7 Summer Reads: Non-Fiction

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From intimate Picasso to historic and scientific breakthroughs, these hot new books are on our must-read list.



Pablo Picasso dubbed her “the woman who says no” when, in 1955, Francoise Gilot left him, ending a relationship spanning ten years (and two children). Following the break-up, Gilot moved to New York and established her own career as an artist — and today at 94, she continues to paint. In the same vein as Tuesdays with Morrie, the book by German journalist Malte Herwig is set up as a series of life lessons learned from Gilot as well as her reflections on former lovers Picasso and Matisse, and her second husband, Jonas Salk, developer of the polio vaccine. (In 1964 Gilot penned, with the help of Carlton Lake, a memoir Life With Picasso, which eventually became the go-to resource for intimate Picasso.)

THE VIEW FROM THE CHEAP SEATS (William Morrow) by Neil Gaman

From British award-winning author of The Ocean at the End of the Lane and The Sandman comes this amusing collection of non-fiction essays on a range of topics from art and artists to ghosts and fairytales. The ‘cheap seats’ in the title, in case you were wondering, relates to the author’s experiences at the 2010 Academy Awards in Hollywood.




The second installment in Laxer’s North American history trilogy covers the turbulent 1860s when three political leaders – Abraham Lincoln, Jefferson Davis and John A. MacDonald – competed to create a country and reshape a continent.

BOBBY RYDELL: Teen Idol on the Rocks: A Tale of Second Chances (Cadence) by Bobby Rydell with Allan Slutsky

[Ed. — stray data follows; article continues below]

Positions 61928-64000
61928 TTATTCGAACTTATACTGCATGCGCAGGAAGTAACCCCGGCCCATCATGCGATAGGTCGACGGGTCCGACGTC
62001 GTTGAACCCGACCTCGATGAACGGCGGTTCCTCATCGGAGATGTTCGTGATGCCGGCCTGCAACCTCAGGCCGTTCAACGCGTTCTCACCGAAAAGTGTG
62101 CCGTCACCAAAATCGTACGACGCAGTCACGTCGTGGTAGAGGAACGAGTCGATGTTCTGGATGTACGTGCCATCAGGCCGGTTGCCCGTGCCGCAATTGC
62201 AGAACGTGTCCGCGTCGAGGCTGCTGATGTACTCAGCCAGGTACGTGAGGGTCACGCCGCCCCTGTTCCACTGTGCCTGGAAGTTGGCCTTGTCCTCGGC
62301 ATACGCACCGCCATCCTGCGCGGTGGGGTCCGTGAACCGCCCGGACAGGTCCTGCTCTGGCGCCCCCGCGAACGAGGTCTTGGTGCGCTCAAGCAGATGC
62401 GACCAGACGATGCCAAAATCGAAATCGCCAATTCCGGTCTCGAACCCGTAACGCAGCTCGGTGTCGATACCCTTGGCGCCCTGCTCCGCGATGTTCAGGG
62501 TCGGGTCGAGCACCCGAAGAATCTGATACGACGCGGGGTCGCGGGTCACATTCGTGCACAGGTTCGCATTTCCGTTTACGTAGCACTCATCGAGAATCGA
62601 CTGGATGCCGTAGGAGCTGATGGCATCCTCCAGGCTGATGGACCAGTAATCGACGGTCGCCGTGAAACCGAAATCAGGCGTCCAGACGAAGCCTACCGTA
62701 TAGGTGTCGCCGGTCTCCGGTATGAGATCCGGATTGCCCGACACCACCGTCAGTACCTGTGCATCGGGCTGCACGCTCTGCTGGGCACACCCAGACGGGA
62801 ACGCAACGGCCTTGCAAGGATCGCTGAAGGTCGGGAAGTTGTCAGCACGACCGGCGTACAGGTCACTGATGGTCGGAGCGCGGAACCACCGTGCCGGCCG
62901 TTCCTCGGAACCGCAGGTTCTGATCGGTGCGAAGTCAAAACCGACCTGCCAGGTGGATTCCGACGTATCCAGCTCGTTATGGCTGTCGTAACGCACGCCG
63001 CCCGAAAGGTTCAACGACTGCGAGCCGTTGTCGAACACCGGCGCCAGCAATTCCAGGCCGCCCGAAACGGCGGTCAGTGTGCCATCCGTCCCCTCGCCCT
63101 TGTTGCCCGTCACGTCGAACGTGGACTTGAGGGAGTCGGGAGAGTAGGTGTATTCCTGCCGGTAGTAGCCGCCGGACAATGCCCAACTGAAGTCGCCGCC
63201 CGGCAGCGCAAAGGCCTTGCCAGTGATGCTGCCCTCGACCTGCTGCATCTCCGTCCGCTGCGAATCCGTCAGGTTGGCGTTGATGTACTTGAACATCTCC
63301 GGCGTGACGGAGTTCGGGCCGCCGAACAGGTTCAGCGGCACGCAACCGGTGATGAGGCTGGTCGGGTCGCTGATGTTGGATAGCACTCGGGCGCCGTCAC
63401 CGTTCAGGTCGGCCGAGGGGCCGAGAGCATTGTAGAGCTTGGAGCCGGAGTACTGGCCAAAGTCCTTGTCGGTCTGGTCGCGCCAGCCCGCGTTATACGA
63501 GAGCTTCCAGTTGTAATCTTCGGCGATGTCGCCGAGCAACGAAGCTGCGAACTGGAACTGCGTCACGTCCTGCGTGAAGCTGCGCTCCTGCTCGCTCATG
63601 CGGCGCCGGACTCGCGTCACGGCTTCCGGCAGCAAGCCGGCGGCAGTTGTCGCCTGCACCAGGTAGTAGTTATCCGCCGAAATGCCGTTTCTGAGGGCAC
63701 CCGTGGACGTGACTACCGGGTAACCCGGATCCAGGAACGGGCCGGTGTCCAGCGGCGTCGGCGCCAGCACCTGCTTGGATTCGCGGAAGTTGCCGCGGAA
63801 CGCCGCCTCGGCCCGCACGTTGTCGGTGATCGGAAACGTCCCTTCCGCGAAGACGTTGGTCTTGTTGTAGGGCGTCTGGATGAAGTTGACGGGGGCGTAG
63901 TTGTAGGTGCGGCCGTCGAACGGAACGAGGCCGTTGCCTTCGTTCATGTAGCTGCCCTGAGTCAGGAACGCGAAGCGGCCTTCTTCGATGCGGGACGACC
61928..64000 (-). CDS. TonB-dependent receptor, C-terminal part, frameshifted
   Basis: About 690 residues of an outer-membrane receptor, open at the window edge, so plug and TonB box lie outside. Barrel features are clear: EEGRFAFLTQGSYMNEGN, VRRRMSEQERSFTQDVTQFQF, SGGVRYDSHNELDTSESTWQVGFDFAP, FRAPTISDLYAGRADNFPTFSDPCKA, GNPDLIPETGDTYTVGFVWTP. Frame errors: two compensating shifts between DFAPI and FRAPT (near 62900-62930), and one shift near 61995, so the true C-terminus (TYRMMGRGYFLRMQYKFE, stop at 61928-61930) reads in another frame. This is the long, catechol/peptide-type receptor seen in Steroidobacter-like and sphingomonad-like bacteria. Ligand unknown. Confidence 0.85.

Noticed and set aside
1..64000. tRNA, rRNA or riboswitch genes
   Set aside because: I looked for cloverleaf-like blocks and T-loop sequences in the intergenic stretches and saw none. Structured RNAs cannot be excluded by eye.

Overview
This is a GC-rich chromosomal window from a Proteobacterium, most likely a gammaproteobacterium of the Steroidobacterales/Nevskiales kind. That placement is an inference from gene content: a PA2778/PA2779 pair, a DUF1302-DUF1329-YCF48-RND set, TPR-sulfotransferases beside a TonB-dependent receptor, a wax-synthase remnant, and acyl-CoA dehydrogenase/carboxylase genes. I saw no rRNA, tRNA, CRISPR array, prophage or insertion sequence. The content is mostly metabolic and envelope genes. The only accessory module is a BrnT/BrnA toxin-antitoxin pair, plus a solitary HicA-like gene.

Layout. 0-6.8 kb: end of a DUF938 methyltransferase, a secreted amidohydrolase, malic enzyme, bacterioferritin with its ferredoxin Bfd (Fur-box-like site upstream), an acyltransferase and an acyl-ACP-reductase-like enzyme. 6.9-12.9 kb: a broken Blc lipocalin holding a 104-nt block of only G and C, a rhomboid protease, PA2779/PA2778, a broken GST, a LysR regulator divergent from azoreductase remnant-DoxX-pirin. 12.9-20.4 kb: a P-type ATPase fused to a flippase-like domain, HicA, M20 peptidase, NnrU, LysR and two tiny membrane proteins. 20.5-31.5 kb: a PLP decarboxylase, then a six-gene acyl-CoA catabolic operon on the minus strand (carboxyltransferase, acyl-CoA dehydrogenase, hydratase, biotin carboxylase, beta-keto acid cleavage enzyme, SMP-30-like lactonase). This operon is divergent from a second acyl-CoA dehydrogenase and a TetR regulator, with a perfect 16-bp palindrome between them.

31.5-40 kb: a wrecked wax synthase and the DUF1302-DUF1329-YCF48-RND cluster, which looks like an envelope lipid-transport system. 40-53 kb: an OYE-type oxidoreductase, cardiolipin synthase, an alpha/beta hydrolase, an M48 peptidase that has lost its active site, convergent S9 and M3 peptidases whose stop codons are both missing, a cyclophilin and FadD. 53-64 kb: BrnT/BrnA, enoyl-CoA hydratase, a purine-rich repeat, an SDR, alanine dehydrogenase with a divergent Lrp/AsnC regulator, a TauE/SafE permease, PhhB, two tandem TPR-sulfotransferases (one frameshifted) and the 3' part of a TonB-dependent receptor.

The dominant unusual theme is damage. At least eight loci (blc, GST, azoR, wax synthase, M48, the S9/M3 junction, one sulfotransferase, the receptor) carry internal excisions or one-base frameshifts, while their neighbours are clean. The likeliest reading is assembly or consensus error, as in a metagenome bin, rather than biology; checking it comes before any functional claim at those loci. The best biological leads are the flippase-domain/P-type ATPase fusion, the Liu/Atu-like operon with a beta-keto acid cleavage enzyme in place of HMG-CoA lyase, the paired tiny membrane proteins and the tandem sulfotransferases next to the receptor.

As one of rock and roll’s earliest, and most celebrated teen idols, Bobby Rydell kept company with some of the biggest show biz giants of 20th century —  Frank Sinatra, Ann-Margret, The Beatles, Red Skelton, Jack Benny and Dick Clark, whose American Bandstand helped launch Rydell into stardom. In the book, Rydell chronicles his early successes but also his struggles with alcohol abuse and the last-ditch transplant surgery that saved his life.

THE GENE: AN INTIMATE HISTORY (Scribner) by Siddhartha Mukherjee

From the Pulitzer Prize-winning author of The Emperor of All Maladies comes this biography of the human gene. Part social history, part science, part detective story, the story probes the essence of life from a scientific viewpoint, but also asks philosophical and ethical questions introduced by our ability to create or write a genome and thereby, determine human fate.

A SECRET VICE (Harper Collins) by J.R.R. Tolkien; edited by Dimitra Fimi and Andrew Higgins

This study of Tolkien’s little-known essay reveals how his construction of imaginary languages was a key part of his artistic output and the creation of Middle-earth and beyond, including his popular works of fantasy literature, The Hobbit, The Lord of the Rings and the Silmarillion.

MIND OVER MONEY (Anansi) by Claudia Hammond

Money makes the world go round – and maybe in more ways than we realize. We need it, we want more of it, but we don’t always understand how it affects the way we see the world. Hammond, from the BBC’s Radio 4, writes about why we often make poor financial decisions and how our psychological relationship with the almighty dollar is more complicated than we think.